Aqua Security researchers tracked a cryptomining campaign where over three years, the attackers shifted from hitting the company’s honeypots to launching attacks in the wild. (Photo by Sean Gallup/Getty Images)

Researchers have found that a cryptomining campaign they were tracking with honeypots over the past three years changed course and instead of attacking the honeypots, a search in Shodan found that they launched some 125 attacks in the wild in the third quarter of 2021 alone.

Team Nautilus researchers at Aqua Security said in a blog post that they dubbed the cryptomining campaign "Autom" because of a shell script that was downloaded that initiated the attack. The researchers said over the three-year period, the attackers changed their tactics. For example, in 2019, the attackers didn’t use any special techniques to hide the cryptomining.

However, by 2020, they concealed themselves and disabled various security mechanisms. First, they disabled uncomplicated firewall (UFW), which let them allow or deny access to a service. Next, they disabled non-maskable interrupt (NMI), considered the highest-priority interrupt that signals attention for non-recoverable hardware errors and gets used to monitor system resets.  

Finally, by this year, to hide the cryptomining campaign, the attackers downloaded an obfuscated shell script from a remote server. They then encoded the script in base64 five times to prevent security tools from understanding their intentions. The cryptomining was finally discovered when the researchers decoded the script.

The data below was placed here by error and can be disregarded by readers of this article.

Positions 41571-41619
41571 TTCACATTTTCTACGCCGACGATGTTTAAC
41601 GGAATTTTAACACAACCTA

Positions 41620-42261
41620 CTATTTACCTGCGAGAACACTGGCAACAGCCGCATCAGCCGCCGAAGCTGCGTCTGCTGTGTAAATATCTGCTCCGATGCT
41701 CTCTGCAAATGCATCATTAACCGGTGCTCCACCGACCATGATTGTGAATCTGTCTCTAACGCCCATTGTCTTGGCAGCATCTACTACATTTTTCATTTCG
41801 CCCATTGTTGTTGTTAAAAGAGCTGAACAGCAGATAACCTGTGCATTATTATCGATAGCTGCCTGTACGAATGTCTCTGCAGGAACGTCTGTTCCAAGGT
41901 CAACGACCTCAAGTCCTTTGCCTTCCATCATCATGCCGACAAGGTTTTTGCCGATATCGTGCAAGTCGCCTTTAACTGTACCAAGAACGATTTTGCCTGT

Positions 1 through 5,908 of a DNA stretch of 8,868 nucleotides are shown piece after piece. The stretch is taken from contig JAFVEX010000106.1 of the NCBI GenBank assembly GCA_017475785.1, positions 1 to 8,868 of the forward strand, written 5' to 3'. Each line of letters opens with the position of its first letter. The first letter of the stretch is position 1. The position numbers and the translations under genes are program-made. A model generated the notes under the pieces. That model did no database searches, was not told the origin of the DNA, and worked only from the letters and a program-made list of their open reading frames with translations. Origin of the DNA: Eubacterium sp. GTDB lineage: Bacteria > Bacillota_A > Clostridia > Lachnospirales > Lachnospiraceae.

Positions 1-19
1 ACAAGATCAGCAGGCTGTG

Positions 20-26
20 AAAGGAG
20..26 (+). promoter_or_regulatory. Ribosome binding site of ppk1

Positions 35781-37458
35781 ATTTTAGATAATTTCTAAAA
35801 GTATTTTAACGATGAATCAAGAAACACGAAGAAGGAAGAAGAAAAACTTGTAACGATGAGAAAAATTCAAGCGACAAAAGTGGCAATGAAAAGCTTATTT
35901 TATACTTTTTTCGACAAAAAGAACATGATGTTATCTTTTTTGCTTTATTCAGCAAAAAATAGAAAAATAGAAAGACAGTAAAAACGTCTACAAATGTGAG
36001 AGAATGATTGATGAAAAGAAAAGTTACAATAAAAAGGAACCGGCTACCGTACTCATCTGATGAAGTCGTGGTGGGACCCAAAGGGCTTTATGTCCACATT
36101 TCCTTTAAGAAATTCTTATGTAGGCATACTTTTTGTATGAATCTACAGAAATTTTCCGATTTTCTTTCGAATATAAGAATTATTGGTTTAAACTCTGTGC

“Over the years the attackers improved their techniques and their campaigns become more sophisticated,” said Nitzan Yaakov, a security data analyst at Aqua Security. “Organizations need to understand that attacks are constantly evolving their attack capabilities. This requires advanced detection capabilities such as detection based on behavior. Dynamic threat analysis tools can help to detect these sophisticated threats.”

Evading detection for as long as possible to maximize their time on target and potential for a return has become a core part of an attacker’s job, said Casey Ellis, founder and CTO at Bugcrowd.

And Ellis said it’s especially true for cryptomining campaigns – attacks where the dwell time directly correlates to the amount of cryptocurrency mined by the target. Ellis said in the case of cryptomining, a security research company might shut down or reset a honeypot after a period of time to avoid resourcing an attacker’s campaign.

“If this happens consistently, a cautious attacker has the opportunity to observe that repeat behavior, gather other attributes of the system which might be shared across other honeypots run by the same organization, and use this fingerprint to avoid them,” Ellis said. “Without knowing the specifics of how Aqua Security deployed its honeypots, it could be as simple as using anti-deception techniques to avoid low-interaction honeypots, or as sophisticated as using behavioral correlation to fingerprint high-interaction honeypots.”